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Alfa 159 1.9 JTDm Sportwagon
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You would have to have one made as there has never been one available before.
 

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Yes they do.
Basically the same setup as the 156.
 

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sure double wishbone or single or multi linkage is irreverent when your talking about tower braces, they are designed to keep the shocks tight. with ?? wishbone is there to keep the wheels flat on the floor...

Ill get onto my lad in the UK and see if he is interested in designing one and building one... or if he even can.
 

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To an extend I feel the 156 and 166 setup need braces even more if you look at the way the upper which bones is mounted
 

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sure double wishbone or single or multi linkage is irreverent when your talking about tower braces, they are designed to keep the shocks tight. with ?? wishbone is there to keep the wheels flat on the floor...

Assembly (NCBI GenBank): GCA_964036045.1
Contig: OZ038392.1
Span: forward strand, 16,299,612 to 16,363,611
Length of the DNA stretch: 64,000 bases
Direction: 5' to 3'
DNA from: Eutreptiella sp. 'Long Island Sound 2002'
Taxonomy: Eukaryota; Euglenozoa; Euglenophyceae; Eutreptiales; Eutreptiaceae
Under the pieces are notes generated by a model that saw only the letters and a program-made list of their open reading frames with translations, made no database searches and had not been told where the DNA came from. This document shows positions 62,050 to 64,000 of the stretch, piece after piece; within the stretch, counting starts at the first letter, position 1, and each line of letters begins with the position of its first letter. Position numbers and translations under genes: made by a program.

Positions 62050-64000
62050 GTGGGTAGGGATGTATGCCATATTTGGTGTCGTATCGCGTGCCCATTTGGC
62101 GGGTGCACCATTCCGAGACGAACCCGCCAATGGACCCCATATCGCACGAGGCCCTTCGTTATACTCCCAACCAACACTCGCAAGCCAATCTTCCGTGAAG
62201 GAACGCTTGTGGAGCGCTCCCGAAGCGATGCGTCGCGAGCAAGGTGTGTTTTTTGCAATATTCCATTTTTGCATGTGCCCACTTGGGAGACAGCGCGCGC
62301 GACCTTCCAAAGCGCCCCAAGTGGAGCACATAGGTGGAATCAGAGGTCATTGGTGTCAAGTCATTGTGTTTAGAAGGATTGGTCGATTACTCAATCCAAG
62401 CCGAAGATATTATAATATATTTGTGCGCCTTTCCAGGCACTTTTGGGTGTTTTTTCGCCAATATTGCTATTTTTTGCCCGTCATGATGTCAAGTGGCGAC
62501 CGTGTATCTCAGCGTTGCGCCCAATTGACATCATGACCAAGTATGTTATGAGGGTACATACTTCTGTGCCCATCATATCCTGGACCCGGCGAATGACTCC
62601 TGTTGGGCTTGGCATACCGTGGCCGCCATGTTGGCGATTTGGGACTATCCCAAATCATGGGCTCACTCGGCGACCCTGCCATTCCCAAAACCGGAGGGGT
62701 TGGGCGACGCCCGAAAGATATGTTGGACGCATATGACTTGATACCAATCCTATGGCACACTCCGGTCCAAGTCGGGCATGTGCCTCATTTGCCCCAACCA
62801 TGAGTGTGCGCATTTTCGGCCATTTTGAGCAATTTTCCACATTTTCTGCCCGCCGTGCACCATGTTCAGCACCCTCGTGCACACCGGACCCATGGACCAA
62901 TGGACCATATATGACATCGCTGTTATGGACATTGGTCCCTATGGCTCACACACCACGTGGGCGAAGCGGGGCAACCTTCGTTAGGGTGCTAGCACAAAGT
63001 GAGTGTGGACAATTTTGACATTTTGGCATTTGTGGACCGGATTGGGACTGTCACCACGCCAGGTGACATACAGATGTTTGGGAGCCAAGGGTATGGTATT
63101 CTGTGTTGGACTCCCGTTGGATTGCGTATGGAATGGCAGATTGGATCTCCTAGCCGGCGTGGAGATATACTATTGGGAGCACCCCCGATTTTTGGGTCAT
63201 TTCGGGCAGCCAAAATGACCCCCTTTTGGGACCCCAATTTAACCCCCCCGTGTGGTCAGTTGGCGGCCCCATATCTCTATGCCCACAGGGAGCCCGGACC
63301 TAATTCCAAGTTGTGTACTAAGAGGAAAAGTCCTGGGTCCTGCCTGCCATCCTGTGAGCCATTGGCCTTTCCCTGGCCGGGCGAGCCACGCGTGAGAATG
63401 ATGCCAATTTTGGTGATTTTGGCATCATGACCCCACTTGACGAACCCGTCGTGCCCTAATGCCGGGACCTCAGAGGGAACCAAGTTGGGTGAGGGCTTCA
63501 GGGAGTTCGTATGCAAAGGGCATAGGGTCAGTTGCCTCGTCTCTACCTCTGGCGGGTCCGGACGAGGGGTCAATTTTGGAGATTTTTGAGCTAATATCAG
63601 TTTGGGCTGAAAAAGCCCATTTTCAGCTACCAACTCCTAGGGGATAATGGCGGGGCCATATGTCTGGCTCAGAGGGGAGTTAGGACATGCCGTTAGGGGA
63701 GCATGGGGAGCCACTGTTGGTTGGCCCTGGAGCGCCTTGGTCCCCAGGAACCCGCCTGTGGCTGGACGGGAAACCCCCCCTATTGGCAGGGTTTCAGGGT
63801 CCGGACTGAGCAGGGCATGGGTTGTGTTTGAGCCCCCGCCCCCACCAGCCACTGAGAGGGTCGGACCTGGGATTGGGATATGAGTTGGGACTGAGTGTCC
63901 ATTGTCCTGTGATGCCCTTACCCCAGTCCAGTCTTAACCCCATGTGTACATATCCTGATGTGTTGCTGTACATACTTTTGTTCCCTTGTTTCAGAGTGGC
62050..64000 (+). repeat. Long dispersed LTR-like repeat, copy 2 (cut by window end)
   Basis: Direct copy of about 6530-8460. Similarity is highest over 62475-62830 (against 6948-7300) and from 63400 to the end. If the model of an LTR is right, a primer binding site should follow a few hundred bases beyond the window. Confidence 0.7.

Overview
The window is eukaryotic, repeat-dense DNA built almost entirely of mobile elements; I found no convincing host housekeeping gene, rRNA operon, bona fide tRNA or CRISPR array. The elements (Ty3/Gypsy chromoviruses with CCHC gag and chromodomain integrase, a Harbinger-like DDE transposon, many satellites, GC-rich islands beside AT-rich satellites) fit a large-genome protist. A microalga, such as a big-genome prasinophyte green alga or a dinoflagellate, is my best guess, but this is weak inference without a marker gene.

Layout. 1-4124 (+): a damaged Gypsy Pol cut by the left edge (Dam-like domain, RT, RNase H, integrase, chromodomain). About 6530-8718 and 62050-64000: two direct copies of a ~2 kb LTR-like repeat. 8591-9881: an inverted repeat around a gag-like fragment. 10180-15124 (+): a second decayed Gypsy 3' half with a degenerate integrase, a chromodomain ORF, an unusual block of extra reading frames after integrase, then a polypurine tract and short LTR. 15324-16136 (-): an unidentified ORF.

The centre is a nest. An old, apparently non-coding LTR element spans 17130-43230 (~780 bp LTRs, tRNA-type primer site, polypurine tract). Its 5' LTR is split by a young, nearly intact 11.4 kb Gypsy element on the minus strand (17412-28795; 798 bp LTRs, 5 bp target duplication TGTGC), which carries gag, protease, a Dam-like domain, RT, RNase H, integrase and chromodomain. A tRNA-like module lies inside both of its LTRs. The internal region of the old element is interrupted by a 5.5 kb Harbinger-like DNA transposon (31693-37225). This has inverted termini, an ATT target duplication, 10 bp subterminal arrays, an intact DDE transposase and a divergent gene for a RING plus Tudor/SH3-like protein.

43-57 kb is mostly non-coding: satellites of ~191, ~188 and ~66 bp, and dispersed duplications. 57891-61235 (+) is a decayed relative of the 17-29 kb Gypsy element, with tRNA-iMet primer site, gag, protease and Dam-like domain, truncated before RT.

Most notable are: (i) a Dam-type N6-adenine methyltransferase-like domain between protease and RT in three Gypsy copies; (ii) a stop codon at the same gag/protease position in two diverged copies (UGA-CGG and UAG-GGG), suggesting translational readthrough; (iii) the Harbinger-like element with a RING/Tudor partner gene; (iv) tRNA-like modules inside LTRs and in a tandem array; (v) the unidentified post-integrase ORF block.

Ill get onto my lad in the UK and see if he is interested in designing one and building one... or if he even can.
..cool. just make sure they're not blue or orange or something..! :thumbs:
 

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But why? On a car with Macpherson struts, I can see how they can stop the tops of the struts getting closer together on big bumps, thereby preserving camber control better. On a car with double wishbones, surely the top of the strut can go where it likes (OK, you'd still want room for the engine:)!) and the wishbones control the camber? There won't be much load on the top wishbone because the strut is feeding all the bump load into the shell.
 

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But why? On a car with Macpherson struts, I can see how they can stop the tops of the struts getting closer together on big bumps, thereby preserving camber control better. On a car with double wishbones, surely the top of the strut can go where it likes (OK, you'd still want room for the engine:)!) and the wishbones control the camber? There won't be much load on the top wishbone because the strut is feeding all the bump load into the shell.